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Jordache Enterprises Inc

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BUSINESS
January 21, 1990 | JIM SCHACHTER, TIMES STAFF WRITER
As boys growing up in the '50s, the Marciano brothers shared a cot in the kitchen of the Marseille synagogue where their father was the rabbi. Like stock characters in the movies of their youth, they were street urchins with hearts of gold--savvy, intensely close, in a rush to succeed, but always home Friday nights for Sabbath dinner.
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NEWS
May 31, 1990 | STUART SILVERSTEIN, TIMES STAFF WRITER
In a surprise ending to a vicious and far-reaching legal brawl, the warring owners of the Guess and Jordache jeans empires reached a settlement Wednesday that restores full ownership of Guess to the Marciano brothers of Beverly Hills. The Marcianos' longtime foes--brothers Joe, Avi and Ralph Nakash of New York, owners of Jordache--in return won an undisclosed share of $106 million in Guess profits set aside in a frozen account.
BUSINESS
June 4, 1990 | STUART SILVERSTEIN and JIM SCHACHTER, TIMES STAFF WRITERS
Now that the owners of jeans giants Guess and Jordache have patched up their legal differences, they are free to bury the ugly memories of 6 1/2 years of brutal corporate warfare. In fact, the Marciano brothers of Guess and the Nakash brothers of Jordache say they settled their dispute so that they could devote full attention to their apparel businesses.
BUSINESS
December 20, 1988 | ROBERT A. ROSENBLATT, Times Staff Writer
The Great Jeans War is raging, with Guess and Jordache locked in a desperate, bitter struggle. It has nothing to do with fashion or to see who can dominate department store shelves. This battle is for control of Guess, a fabulously profitable company that is riding the edge of jeans fashion with multiple-zippered, stone-washed, tight-fitting denim goods, the essence of '80s casual chic.
BUSINESS
June 1, 1990 | JIM SCHACHTER, TIMES STAFF WRITER
The legal battle that wouldn't die is heading back to court. After 6 1/2 years and $80 million in legal fees, the war over ownership of Los Angeles-based Guess clothing--otherwise settled Wednesday when the company's feuding owners agreed to a multimillion-dollar truce--will go back before a judge to determine whether a partially completed jury verdict form should be read or destroyed.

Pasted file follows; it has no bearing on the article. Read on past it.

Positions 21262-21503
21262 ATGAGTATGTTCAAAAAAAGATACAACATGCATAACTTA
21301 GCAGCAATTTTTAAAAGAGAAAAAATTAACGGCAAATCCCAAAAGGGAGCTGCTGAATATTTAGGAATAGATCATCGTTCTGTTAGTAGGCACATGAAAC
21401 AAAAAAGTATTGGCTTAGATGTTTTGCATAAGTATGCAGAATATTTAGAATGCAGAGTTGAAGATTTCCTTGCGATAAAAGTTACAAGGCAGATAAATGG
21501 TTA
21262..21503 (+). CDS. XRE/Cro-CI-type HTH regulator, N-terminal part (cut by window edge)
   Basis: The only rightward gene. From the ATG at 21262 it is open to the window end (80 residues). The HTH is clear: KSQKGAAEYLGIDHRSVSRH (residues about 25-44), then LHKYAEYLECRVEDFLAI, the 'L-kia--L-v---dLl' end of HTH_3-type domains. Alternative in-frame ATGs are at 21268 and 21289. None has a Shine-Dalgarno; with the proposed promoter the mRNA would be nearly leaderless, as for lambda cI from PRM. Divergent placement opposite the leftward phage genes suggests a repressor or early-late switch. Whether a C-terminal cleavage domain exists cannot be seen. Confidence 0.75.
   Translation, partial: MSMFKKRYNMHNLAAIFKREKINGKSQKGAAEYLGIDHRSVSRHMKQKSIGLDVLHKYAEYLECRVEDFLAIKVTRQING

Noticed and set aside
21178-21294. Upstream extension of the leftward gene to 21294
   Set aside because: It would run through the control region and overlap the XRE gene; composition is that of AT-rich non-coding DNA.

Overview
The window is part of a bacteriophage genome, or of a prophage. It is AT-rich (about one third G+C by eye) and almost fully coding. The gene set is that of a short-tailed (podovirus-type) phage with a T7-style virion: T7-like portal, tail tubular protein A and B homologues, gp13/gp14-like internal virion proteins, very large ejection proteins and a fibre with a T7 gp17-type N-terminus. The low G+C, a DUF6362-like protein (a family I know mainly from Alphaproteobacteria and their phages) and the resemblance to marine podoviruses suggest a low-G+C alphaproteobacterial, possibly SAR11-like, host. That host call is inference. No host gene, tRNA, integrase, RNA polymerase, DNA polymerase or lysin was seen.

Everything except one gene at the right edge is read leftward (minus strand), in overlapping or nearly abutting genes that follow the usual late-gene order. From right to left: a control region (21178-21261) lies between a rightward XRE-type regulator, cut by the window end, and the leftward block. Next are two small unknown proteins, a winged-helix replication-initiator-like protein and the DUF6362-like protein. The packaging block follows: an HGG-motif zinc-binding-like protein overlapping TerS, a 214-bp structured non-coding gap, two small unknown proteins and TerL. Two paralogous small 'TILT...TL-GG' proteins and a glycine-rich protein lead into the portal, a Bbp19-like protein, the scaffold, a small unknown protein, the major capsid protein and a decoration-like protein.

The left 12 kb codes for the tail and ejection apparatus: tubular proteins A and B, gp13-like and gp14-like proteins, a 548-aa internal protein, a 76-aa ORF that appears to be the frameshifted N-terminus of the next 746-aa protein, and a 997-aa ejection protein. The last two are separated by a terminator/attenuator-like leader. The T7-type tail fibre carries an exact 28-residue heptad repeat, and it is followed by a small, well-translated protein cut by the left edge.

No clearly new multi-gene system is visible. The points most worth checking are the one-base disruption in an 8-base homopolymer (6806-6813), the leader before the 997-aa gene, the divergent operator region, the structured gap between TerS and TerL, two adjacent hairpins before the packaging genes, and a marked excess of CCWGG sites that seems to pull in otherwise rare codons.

BUSINESS
March 23, 1989 | JESUS SANCHEZ, Times Staff Writer
The creators of Guess jeans on Wednesday claimed a major legal victory in a bitter, multimillion-dollar feud to regain control of the company from the owners of Jordache jeans. After five days of deliberation, a Los Angeles County Superior Court jury supported claims by the Marciano family--four brothers from Beverly Hills who founded Guess--that the owners of Jordache bought 51% of their firm with the intent of stealing its designs. The verdict, however, does not resolve the case.
NEWS
July 26, 1989 | ROBERT A. ROSENBLATT, Times Staff Writer
Dozens of tax evaders in Los Angeles have been given protection against criminal prosecution for the last 11 years in a unique program in which they made anonymous payments to the Internal Revenue Service and placed tax returns in secret safe deposit boxes, investigators told a congressional hearing Tuesday. The Los Angeles office approved the unprecedented amnesty-type program without permission from Washington, an investigator said.
BUSINESS
June 4, 1990 | STUART SILVERSTEIN and JIM SCHACHTER, TIMES STAFF WRITERS